The Health and Safety at Work Act 2015 focuses on the proactive management of risks to Health and Safety with the penalties for not complying with the Act going all the way to the directors of the company.

The amount of record keeping and documentation to show compliance with the Act and keep everyone safe from harm is directly proportional to the size of the company, the complexity of the work undertaken and the amount of risk involved.
Small companies that undertake straightforward work that carry little risk require less record keeping than larger and more complex ones.

 

The basic requirements for a Health and Safety system

  1. A Policy that sets out your commitment to Health and Safety
  2. A hazard/risk management process that includes a Risk Management Template.
  3. A process for worker engagement and participation
  4. A training and supervision procedure
  5. A process for recording and responding to incidents (accidents and near misses) that includes an Incident Reporting Template.
  6. Contractor management that includes a Contractor Induction Form.
  7. Emergency plans
  8. Procedures for the safe use of plant and equipment.

The Act introduces the term “Reasonably Practicable” which looks at the likelihood of a hazard or risk occurring and the degree of harm that might result from the hazard or risk.  The Act then looks at what the company knows, or ought to reasonably know about the hazard or risk and the options for eliminating or minimising the risk.

The cost associated with eliminating or minimising the risks needs to be considered including whether the cost to do so is grossly disproportionate to the risk.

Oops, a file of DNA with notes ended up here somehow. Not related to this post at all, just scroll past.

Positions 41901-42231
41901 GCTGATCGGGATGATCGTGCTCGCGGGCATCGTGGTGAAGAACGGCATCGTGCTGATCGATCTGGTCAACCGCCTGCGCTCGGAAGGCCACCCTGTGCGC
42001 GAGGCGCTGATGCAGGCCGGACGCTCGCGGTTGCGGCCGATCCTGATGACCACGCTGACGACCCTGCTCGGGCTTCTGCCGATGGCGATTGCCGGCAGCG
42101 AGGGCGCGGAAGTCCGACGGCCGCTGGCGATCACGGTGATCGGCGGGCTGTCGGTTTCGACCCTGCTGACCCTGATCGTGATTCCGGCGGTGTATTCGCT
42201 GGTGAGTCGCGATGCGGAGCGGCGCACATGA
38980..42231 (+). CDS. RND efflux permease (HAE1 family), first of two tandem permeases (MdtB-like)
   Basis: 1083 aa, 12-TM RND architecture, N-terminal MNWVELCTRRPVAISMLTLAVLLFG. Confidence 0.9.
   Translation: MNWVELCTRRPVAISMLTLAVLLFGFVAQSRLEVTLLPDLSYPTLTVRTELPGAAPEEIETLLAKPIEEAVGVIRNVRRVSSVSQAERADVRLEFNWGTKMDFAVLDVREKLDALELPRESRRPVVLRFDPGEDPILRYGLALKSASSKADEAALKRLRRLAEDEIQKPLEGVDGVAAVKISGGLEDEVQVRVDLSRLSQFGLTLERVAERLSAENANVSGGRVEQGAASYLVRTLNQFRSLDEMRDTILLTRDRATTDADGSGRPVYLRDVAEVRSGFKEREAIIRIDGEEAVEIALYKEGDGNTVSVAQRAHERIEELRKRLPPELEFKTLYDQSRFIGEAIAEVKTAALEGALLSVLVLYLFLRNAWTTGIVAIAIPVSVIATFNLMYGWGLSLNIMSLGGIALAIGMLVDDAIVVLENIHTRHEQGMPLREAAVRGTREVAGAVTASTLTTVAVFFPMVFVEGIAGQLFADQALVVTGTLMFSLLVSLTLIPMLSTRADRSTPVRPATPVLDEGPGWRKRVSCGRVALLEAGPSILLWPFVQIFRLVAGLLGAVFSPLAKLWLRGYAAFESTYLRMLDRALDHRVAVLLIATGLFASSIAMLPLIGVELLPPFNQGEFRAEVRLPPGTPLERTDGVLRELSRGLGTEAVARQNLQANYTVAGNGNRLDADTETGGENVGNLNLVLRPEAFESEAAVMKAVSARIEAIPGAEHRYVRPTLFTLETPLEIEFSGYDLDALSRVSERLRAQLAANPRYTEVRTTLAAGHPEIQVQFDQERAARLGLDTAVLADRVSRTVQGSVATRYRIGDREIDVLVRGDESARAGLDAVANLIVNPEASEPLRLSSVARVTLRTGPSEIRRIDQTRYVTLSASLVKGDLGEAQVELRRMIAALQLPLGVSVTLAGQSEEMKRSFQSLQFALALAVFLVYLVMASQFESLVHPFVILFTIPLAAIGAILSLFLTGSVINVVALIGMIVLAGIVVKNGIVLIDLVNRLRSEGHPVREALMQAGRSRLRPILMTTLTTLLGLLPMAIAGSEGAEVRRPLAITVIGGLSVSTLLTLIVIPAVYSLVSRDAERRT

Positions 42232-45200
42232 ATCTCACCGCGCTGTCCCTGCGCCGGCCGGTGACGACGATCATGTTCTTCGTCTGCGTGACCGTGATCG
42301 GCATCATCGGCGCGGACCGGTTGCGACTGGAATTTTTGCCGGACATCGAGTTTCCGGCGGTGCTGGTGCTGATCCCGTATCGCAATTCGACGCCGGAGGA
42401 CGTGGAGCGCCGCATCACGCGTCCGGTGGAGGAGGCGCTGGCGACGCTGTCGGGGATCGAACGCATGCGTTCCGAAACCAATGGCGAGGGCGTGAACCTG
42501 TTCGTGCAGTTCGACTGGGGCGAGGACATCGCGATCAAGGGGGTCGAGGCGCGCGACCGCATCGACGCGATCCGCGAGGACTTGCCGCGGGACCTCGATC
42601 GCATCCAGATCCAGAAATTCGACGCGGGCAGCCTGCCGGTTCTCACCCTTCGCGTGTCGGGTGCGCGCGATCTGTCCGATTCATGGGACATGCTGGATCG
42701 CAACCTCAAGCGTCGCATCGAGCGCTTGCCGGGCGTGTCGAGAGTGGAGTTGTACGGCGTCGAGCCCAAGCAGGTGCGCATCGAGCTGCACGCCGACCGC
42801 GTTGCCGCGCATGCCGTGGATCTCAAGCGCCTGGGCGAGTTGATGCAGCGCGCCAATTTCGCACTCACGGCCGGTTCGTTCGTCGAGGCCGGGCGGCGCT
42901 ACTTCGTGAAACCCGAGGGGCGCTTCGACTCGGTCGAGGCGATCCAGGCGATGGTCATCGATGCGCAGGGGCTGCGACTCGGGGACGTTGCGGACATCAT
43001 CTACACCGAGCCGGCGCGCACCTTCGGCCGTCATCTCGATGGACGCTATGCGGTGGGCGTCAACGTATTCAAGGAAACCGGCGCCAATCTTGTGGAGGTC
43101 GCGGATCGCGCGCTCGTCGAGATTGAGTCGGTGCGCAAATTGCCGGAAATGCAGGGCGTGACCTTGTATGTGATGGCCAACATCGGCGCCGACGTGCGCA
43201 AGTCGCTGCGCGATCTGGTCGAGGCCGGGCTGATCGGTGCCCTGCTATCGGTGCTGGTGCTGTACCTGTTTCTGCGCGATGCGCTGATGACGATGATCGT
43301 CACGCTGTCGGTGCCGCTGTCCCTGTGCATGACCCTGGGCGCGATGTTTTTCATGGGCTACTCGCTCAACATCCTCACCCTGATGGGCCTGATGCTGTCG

The hierarchy of controls for managing risks in descending order of effectiveness:

  1. Eliminate the risk – do not undertake the task or remove the equipment.  If it is not reasonably practicable to eliminate the risk, then:
  2. Substitute the risk – replace the task or equipment with something that carries a lower risk.  If it is not reasonable practicable to substitute the risk, then:
  3. Provide engineering controls to isolate the risks such as guard rails and kill switches etc.  If it is not reasonably practicable to provide engineering controls then:
  4. Provide Administrative controls such as safe work instructions, standard operating procedures and signage.  In conjunction with administrative controls:
  5. Provide Personal Protective Equipment.

 
Often the controls will be a mix of substitution, engineering controls, administration and PPE until the risk has been reduced to an acceptable level.


Short clips from WorkSafe that touch on some of the requirements under the Act:

Permission from Worksafe NZ was granted to display these videos – www.worksafe.govt.nz

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